According to the Center of Ecoliteracy, if everyone lived like the average American, we would need at least five Earths. Natural resources are under increasing pressure as populations in China and India reach middle class status and emulate the consumption patterns of Americans. Fraser Thompson, senior fellow at the McKinsey Global Institute, suggests solutions that could ameliorate the potential disaster – new technologies, substitute materials, and greater investment in supply – but they require sustained worldwide investments of about $3 trillion per year, or about double the present investment.
Considering the current situation, what can individuals do to get off the treadmill of accumulation without harming the economic engine? The solution is simple and easy to follow.
1. Distinguish Status From Possessions
Status and respect come as a result of who you are and what you do, not what you own. Someone always has a bigger house, a faster car, and more toys. While greed is a powerful emotion, it can be controlled with knowledge and effort. Happiness and the number of possessions you own are not correlative.
2. Invest, Don’t Ingest, Your Disposable Income
Too much of a good thing can have deleterious effects. For example, overeating (even healthy foods) causes weight gain that affects your appearance and your health. Similarly, possessions carry the burden of ownership, with more storage space and more maintenance required. If you save and invest your income to provide a comfortable living standard, the psychological benefits of knowing you have a financial reserve outweigh the momentary pleasures of acquisition.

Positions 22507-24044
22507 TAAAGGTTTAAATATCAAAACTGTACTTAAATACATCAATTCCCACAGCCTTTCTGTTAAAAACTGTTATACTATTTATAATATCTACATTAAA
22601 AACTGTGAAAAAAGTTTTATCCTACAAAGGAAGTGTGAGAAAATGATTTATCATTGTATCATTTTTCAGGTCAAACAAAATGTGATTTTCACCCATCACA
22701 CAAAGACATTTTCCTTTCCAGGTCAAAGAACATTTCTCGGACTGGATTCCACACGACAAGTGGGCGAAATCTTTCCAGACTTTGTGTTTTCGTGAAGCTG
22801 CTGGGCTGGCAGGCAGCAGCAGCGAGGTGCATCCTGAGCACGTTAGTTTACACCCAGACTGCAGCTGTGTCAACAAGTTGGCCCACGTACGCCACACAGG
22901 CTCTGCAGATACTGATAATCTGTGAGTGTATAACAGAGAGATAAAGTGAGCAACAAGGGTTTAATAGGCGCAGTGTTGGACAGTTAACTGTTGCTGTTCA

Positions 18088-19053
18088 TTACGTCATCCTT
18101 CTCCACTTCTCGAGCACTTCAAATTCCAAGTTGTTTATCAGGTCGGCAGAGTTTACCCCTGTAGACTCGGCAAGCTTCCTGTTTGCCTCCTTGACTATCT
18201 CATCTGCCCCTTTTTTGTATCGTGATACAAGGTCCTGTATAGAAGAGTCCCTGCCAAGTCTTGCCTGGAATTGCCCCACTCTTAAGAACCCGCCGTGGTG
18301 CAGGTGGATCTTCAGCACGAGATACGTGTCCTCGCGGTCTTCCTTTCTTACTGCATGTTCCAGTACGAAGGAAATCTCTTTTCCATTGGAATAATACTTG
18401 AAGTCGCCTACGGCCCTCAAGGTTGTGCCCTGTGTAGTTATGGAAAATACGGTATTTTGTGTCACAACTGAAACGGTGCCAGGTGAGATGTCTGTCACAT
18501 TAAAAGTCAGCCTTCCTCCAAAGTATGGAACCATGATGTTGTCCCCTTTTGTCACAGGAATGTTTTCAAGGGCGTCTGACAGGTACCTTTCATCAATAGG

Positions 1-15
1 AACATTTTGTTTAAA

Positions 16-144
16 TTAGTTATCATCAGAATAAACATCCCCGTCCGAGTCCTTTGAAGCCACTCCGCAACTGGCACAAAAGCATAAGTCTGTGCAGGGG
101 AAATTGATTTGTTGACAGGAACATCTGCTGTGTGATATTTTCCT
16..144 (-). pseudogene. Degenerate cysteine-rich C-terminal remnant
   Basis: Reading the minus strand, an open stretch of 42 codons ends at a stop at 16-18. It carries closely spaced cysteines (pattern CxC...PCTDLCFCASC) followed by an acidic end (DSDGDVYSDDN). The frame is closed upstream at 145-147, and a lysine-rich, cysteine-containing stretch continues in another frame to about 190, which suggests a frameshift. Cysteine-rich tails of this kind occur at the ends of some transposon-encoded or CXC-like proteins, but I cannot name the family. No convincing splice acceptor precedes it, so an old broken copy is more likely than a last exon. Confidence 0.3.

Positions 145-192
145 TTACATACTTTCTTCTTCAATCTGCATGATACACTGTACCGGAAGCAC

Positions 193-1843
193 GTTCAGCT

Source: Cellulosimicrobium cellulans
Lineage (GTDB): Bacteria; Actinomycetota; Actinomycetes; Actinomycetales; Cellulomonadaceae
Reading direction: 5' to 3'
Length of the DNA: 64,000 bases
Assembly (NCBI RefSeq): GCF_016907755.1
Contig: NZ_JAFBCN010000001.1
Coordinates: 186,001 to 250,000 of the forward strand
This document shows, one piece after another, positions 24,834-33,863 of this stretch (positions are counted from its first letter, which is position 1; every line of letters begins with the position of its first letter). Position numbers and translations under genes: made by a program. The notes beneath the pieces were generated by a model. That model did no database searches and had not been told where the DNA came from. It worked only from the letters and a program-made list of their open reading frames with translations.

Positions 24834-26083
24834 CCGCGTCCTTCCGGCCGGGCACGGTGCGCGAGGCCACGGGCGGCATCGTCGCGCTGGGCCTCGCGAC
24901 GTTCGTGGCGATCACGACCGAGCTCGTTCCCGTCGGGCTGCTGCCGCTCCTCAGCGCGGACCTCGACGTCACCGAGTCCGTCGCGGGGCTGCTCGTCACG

3. Buy Experiences, Not Objects
As early as 2005, scientists were recommending that wealthy people buy less and spend more on experiences – vacations, classes, meals – that require fewer resources. Short-term feelings rarely last and you are more likely to second-guess what you could have purchased instead of being satisfied with what you bought.
According to Cornell Professor Thomas Gilovich, coauthor of a study comparing material and experience purchasing, “Your experiences are inherently less comparative, they’re less subject to and less undermined by invidious social comparisons.” Gilovich uses the example of consumers buying new flat-panel TVs which they enjoy until they discover neighbors who have purchased bigger sets with clearer pictures for less money. On the other hand, experiences create happy memories that can be recalled again and again without a diminution of pleasure.
4. Buy and Hold
Buying good things and holding onto them for a long time is generally less expensive than constantly purchasing lesser quality for lower prices. We often replace things because we are tired of them, not because they have lost utility. Consider the clothing in your closet that is no longer worn, not because it is no longer useable or doesn’t fit, but because we think it is out of style.
5. Distinguish Between Features and Benefits
Manufacturers and advertisers are constantly promoting new capabilities for their products and services, many of which are minor additions or improvements. A “feature” is a quantifiable characteristic of a product or service – a “benefit” is whether it is useful to you. Consider cable television companies that advertise over 200 channels in a premium package – that is a feature. It is only a benefit if you watch all 200 channels.
6. Enjoy or Destroy
When you buy or replace an object, consider disposing of the old object by giving it away, selling it, or recycling it. Keeping old, unused items requires excessive space and protection costs, and, according to an article in WebMD, can drain and frustrate you while making it difficult to get things done. Too much clutter can be a mental hazard, as well as a fire hazard.
Americans have a tendency to be over-prepared for every contingency, no matter how remote. Reducing the stuff in your life, cutting down on purchases, and increasing your savings gives you peace of mind and can help preserve our way of life for future generations.
How much stuff do you own? How much of it do you use regularly, occasionally, or not at all?